I definitely have a favorite song, my song “Polaroids.” The biggest reason, is like so when I was working on the EP I had six songs that I had in mind but I had about ten songs that I had done, and I was like alright I’m gonna put out like 6 songs. But some sh*t happened between me and the artist and their label where I couldn’t put out the music and it was very frustrating. So I wrote a new song and then I sent it over to Crystal, who’s the singer on there, and so I got her part and then I was like this needs something else so I extended the song and worked with another producer and had someone play guitar over it and I added that rap verse in the beginning.


So kind of because it came from something that didn’t work out.

Yeah, it was kind of rushed but I was really happy with it.

Did you have a vision for the whole album?

I like to do concept albums; my first album [Beautiful] is based off a story. So everything is based around the same general ideas. But for the EP I didn’t want to do too much of that. The EP was more of leftover things from the album. After the album I was like ok I’m not going to make music for three months, but I started making music again after two weeks.

You can’t not make music.

Yeah [laughing].

So it’s kind of the pieces that didn’t follow the script of your album

Yeah, but then the concept came into it. Like I said, I came across those pictures, and so a lot of the music has kind of a nostalgic feel to it. All the songs have reference to something that’s happened. I wanted to make it personal, and I want to turn it into a series KOFI 1, KOFI 2, in the future.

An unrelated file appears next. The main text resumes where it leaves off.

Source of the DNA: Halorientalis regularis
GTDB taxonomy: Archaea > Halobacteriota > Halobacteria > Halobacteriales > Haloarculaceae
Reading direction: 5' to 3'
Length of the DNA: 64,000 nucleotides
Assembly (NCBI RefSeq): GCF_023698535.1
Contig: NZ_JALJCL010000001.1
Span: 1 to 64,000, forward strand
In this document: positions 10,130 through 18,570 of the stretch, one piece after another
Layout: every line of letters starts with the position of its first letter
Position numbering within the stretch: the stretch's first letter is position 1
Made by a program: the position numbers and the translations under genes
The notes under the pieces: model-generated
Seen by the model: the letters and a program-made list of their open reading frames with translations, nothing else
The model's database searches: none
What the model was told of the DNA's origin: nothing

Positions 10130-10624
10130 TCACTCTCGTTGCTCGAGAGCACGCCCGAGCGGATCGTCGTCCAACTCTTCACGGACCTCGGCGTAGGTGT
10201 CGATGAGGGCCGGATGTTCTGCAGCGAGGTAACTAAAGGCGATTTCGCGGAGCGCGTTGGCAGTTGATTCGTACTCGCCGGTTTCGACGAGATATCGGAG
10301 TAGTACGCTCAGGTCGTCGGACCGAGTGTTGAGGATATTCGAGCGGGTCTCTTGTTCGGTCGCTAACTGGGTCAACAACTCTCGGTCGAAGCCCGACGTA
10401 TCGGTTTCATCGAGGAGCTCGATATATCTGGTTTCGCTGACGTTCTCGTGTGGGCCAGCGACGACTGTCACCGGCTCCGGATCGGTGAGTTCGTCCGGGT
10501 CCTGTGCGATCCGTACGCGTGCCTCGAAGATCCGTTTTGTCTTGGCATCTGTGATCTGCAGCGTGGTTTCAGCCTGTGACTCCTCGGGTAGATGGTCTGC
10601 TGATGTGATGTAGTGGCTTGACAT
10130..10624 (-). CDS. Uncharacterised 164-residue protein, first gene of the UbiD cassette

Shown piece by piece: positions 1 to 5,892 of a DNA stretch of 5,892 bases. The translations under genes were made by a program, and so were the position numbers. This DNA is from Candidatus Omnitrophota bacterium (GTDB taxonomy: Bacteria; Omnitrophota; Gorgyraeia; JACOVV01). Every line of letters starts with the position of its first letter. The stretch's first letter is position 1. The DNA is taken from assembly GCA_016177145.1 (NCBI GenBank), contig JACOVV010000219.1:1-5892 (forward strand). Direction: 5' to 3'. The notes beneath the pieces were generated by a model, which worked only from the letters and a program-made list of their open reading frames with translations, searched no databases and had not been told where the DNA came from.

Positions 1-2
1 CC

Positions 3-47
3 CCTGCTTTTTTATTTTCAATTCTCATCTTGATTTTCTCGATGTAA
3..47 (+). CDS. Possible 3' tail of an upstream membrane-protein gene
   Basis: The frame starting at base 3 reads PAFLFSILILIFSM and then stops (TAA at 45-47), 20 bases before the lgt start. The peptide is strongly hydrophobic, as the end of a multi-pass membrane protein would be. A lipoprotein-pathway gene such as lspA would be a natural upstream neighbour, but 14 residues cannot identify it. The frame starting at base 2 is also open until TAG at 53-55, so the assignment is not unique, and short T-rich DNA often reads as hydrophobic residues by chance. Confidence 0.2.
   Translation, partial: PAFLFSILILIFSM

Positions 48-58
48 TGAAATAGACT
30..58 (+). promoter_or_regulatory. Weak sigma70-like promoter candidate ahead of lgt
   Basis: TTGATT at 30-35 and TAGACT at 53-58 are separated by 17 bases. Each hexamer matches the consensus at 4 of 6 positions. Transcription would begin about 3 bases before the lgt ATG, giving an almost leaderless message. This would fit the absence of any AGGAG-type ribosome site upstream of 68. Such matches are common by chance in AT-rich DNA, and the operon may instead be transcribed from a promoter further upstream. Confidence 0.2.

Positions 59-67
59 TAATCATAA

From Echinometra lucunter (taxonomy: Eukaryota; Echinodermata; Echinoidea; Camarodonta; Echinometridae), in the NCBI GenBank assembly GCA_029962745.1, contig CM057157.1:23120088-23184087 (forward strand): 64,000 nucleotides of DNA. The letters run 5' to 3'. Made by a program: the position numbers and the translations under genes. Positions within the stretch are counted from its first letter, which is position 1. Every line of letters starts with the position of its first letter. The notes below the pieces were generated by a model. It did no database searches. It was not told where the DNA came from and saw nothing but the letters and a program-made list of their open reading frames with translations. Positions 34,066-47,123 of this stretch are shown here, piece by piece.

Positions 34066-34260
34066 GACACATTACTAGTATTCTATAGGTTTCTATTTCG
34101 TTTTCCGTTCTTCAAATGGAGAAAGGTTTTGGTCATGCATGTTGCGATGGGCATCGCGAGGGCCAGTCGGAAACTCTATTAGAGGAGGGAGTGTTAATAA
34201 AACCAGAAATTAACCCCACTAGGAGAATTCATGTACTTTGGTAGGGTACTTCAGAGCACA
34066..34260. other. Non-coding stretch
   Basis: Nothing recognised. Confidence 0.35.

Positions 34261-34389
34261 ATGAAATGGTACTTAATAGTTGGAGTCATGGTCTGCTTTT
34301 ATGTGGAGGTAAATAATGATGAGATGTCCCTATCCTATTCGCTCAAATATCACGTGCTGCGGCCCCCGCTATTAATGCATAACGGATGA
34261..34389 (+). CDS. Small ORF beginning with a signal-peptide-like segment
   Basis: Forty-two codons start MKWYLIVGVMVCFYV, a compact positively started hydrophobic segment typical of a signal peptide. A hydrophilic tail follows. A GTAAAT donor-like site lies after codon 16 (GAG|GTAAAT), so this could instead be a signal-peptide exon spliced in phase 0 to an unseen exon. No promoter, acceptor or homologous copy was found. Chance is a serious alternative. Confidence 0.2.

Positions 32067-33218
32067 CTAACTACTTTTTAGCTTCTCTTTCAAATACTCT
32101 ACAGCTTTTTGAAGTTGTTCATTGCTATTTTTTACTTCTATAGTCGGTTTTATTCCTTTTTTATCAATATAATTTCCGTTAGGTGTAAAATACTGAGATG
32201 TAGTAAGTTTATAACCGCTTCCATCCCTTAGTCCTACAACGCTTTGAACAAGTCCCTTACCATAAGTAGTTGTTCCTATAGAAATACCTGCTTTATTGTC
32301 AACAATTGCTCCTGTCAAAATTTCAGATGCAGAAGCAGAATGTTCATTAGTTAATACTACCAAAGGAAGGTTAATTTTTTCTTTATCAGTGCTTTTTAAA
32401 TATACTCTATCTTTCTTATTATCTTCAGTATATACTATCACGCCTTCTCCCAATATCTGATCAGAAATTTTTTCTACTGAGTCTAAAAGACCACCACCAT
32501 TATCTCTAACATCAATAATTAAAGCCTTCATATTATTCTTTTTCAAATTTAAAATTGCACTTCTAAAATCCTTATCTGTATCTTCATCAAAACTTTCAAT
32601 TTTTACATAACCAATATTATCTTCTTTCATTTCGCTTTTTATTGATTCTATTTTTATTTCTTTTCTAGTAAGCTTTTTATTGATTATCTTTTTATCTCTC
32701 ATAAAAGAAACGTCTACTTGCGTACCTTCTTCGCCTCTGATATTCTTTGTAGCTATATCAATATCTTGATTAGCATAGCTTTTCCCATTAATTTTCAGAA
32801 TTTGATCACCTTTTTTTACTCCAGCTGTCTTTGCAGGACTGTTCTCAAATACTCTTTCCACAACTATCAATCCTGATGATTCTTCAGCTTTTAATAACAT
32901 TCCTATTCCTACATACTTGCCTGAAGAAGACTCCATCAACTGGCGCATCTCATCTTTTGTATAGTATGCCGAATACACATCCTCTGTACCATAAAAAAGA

“I just want to make music. I just want to be an artist; I want to have my foot in every avenue of art that I appreciate. I’m really into fashion; I’m really into photography. I want to have the opportunity to make music the rest of my life.”

Have you ever done any shows?

I’ve performed before but I’ve never performed my own music, not yet. I’ve had the opportunity, like a lot of venues have contacted me asking me to play, but same with the singing thing, I’m just not ready. I took a different approach to things than most artists I feel like and I want that to resonate with my performance

A lot of the music I have, I don’t think it would be very entertaining live.


So that would change the music you make a little bit.

Definitely it will; when you go to a show you usually want music that’s a little more upbeat. I have sitting-down, thinking-about-life music.

You do; you really have to listen to it. As an artist does that bother you at all, that you might have to change it up?

I mean, I don’t want to be a boring artist and only make a certain type of music, so I’m branching out to other genres still in my own way. I eventually knew I was gonna have to do something where I could perform.

Gospel was a big part of your childhood; do you ever see and impact of that in your music?

Oh all the time especially vocally, like how I like people to sing things is very like… have you ever been to church? You know, being in a room, and the church choir is singing, it doesn’t even matter what they’re singing, it’s that environment.

Yeah, that feeling. Like if you can make music that gives that feeling to your listener, then you’ve succeeded.

I think that’s what I’m trying to do. I want people to put in their headphones or turn on their car or whatever, to listen to my music, I want that to evoke some sort of emotion. More than just expressing my own feelings, emotions, or whatever, if I can get something out of someone else, I won.

This is original AMG content.


Author: Victoria Moorwood

Victoria Moorwood is a freelance writer and multimedia journalist. She has worked for print, TV, online and radio media. She mainly covers music and entertainment news and has interviewed X Ambassadors, K Camp, Rapsody, lil aaron, Sheppard, Dirty Heads, COIN, Creed Bratton (The Office), Citizen, Rozes and many more. She also writes about travel and has produced televised sports news.